<p><strong>Back for an encore after a round of Web stardom as "Yoda bat" last fall, <a href="http://travel.nationalgeographic.com/travel/countries/papua-new-guinea-guide/">Papua New Guinea</a>'s tube-nosed fruit bat has now been named one of the top <a href="http://www.conservation.org/newsroom/pressreleases/Pages/20_Years_of_RAP_Still_Counting.aspx">20 new or rarely seen species encountered during the first 20 years of Conservation International's Rapid Assessment Program</a> (RAP), which launched in 1990. </strong></p><p>(Read<a href="http://news.nationalgeographic.com/news/2010/10/photogalleries/101006-papua-new-guinea-species-tube-nosed-bat-science-animal-pictures/"> more about the tube-nosed fruit bat</a>.)</p><p>The RAP expeditions typically send large teams of scientists into remote habitats for intense, monthlong surveys.</p><p>"We go out and explore so that we can bring a wide range of new species—1,300 so far—and thousands of other rare and really interesting species to the public and policy makers," explained RAP director<br> <a href="http://www.conservation.org/newsroom/experts/Pages/alonso.aspx">Leeanne Alonso</a>.</p><p>"Showing people what's there helps us make the best decisions about how to manage areas to keep these species around, while continuing the benefits that humans get from these places."</p><p>In other words: Help us, they will.</p><p><em>—Brian Handwerk</em></p>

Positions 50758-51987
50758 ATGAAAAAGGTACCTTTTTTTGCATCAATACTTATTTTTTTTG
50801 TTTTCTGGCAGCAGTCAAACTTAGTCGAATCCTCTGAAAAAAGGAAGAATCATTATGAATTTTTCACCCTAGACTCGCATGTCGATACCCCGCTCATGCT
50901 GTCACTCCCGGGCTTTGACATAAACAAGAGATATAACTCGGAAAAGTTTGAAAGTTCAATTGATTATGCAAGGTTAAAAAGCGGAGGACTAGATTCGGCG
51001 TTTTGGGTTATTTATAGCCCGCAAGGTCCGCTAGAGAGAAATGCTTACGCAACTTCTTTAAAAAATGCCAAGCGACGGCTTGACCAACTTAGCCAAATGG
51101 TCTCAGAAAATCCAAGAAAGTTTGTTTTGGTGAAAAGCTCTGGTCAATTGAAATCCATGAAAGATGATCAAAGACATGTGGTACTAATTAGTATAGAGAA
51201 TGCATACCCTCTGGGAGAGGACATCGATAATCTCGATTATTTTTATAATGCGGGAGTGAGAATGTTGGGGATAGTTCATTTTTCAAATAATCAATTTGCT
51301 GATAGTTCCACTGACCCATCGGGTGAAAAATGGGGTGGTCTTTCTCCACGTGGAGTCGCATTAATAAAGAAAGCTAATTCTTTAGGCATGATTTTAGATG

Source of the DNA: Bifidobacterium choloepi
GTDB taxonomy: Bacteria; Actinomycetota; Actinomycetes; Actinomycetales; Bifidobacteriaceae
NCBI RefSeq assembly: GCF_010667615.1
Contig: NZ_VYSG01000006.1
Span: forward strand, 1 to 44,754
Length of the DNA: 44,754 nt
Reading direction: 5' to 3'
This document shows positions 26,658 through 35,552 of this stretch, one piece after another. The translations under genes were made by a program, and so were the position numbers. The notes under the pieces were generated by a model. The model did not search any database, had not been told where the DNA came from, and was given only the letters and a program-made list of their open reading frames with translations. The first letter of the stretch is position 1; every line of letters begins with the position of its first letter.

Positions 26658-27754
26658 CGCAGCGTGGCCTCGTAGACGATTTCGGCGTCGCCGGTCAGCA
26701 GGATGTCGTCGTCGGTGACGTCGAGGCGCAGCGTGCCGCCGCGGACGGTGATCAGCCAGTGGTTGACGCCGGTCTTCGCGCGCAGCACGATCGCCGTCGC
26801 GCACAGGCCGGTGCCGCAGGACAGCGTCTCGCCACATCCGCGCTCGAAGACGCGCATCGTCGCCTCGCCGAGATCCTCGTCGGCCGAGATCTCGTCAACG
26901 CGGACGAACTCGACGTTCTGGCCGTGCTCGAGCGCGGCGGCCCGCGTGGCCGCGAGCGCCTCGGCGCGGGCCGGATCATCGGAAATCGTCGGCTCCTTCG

Return of the Jedi

Back for an encore after a round of Web stardom as "Yoda bat" last fall, Papua New Guinea's tube-nosed fruit bat has now been named one of the top 20 new or rarely seen species encountered during the first 20 years of Conservation International's Rapid Assessment Program (RAP), which launched in 1990.

(Read more about the tube-nosed fruit bat.)

The RAP expeditions typically send large teams of scientists into remote habitats for intense, monthlong surveys.

"We go out and explore so that we can bring a wide range of new species—1,300 so far—and thousands of other rare and really interesting species to the public and policy makers," explained RAP director
Leeanne Alonso.

"Showing people what's there helps us make the best decisions about how to manage areas to keep these species around, while continuing the benefits that humans get from these places."

In other words: Help us, they will.

—Brian Handwerk

Photograph courtesy Piotr Naskrecki, Conservation International

Pictures: 20 Surprising Species of the Past 20 Years

From the "Yoda bat" to a "walking" shark—see 20 new and rare species spotted during two decades of "ecological SWAT team" expeditions.

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